Perhaps not surprisingly, in an interview yesterday with Breitbart News, the Trump administration’s favorite media outlet, the issue of Gorka’s Hungarian alliances didn’t come up.
This is important because membership in Vitézi Rend is supposed to be disclosed on citizenship applications, given the group’s extremist ideology and controversial past. And if belonging to that group waves gigantic red flags for the ordinary would-be citizen, shouldn’t a high-level White House national security staffer merit more scrutiny?
We also have a right to question Gorka’s credentials. He presents himself as an expert on radical jihadist ideology, but he does not speak Arabic, has spent no time in the Middle East, has never published in peer-reviewed journals, and holds views about Islam that are outside the mainstream of both Democratic and Republican thought.
And that is why the refusal of Klein and others on the Jewish right to insist on answers to these important questions is so disturbing. Gorka’s belief that the West is engaged in a war with global jihadists, and that a virulent ideology sweeping through the Islamic world must be forcefully repulsed, so neatly dovetails with their worldview that they are willing to dismiss all these other reasonable concerns. Concerns that ought to worry us as Jews. Concerns that ought to worry us as Americans.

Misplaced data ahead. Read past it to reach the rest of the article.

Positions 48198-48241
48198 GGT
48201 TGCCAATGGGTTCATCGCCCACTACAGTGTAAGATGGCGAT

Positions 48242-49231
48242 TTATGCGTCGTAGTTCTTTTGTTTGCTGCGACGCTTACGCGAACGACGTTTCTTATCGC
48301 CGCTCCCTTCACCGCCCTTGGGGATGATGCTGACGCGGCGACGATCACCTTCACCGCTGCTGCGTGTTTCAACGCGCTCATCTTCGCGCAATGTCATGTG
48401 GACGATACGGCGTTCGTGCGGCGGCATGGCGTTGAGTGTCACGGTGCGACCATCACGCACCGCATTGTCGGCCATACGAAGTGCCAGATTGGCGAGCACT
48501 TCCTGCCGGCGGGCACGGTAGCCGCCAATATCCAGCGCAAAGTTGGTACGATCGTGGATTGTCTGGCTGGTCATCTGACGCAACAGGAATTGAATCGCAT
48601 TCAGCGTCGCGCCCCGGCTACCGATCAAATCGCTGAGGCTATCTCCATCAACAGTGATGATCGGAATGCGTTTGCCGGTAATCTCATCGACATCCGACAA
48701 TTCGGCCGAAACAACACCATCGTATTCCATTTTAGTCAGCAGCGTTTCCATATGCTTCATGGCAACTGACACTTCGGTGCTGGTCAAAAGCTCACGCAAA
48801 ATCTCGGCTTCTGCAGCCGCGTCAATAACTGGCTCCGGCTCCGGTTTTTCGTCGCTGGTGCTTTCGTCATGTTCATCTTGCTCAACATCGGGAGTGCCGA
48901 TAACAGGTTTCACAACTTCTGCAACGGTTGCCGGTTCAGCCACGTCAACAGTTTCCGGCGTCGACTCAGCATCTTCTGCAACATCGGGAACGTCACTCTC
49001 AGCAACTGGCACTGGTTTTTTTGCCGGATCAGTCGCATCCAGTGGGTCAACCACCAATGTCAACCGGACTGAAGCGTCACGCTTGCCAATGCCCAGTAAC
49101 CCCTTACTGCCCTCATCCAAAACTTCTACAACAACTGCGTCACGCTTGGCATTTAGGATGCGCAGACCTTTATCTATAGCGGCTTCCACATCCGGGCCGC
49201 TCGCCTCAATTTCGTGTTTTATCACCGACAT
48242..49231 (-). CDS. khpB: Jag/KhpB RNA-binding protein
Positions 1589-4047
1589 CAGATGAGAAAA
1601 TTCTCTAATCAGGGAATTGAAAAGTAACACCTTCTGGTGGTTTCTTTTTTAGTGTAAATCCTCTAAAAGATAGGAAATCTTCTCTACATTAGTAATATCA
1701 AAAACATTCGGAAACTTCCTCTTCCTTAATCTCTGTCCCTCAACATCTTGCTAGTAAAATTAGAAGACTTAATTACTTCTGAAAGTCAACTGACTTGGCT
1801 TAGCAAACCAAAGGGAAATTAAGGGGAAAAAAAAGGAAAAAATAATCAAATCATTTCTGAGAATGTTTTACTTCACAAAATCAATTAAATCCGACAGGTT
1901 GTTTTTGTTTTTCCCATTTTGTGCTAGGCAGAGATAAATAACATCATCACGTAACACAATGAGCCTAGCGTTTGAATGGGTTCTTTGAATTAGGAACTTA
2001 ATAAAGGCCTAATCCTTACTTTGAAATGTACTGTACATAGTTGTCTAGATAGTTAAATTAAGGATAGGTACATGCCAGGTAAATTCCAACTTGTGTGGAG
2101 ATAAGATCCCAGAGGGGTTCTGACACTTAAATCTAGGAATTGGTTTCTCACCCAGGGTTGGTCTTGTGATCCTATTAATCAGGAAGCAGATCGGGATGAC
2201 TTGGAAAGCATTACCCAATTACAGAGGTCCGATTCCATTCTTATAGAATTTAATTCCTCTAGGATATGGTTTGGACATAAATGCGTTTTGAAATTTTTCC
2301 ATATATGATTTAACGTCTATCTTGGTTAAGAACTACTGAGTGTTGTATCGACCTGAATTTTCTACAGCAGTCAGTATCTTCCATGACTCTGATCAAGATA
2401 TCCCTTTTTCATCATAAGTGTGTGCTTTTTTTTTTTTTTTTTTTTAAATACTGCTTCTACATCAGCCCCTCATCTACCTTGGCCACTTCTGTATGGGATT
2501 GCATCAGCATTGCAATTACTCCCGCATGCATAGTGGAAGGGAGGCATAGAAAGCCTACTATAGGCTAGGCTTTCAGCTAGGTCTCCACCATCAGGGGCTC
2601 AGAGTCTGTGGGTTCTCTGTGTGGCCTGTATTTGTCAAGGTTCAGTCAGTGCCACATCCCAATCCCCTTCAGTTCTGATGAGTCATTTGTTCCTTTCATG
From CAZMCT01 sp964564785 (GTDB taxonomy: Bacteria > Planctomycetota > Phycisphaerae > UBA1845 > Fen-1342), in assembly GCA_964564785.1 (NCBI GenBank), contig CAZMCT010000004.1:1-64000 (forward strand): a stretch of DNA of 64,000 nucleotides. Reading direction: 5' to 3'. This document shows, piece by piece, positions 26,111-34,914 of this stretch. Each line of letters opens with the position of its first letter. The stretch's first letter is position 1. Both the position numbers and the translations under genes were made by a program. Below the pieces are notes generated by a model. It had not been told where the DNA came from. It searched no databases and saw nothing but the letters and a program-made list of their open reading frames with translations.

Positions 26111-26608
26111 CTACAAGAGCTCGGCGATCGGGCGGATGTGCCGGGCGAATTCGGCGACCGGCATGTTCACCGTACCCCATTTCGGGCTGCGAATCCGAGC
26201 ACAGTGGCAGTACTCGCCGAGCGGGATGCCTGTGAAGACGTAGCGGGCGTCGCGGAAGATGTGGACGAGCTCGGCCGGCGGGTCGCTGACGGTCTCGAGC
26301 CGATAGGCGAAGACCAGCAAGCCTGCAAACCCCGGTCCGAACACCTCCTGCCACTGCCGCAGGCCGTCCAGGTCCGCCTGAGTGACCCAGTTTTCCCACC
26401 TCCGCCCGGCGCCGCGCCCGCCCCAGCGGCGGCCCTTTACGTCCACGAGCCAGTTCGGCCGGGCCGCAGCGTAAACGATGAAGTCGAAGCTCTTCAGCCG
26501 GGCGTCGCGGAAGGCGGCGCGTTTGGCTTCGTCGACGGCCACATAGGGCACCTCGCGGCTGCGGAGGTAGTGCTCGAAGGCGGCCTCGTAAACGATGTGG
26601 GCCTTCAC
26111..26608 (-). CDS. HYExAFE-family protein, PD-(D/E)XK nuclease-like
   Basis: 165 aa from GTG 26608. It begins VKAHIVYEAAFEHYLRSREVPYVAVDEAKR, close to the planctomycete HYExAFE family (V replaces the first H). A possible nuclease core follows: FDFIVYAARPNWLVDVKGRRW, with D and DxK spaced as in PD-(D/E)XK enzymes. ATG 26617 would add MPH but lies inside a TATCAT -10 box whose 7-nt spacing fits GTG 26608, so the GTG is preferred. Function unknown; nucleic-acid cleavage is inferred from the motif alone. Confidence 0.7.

Some organizations, including the Anne Frank Center For Mutual Respect, have called for Gorka’s resignation from the administration. Others, like the Anti-Defamation League, have called on him to disavow his past ties.
We have a simple request that we repeat again: Answer the questions we have a right to ask.
Jane Eisner, a pioneer in journalism, became editor-in-chief of the Forward in 2008, the first woman to hold the position at the influential Jewish national news organization. Under her leadership, the Forward readership has grown significantly and has won numerous regional and national awards for its original journalism, in print and online.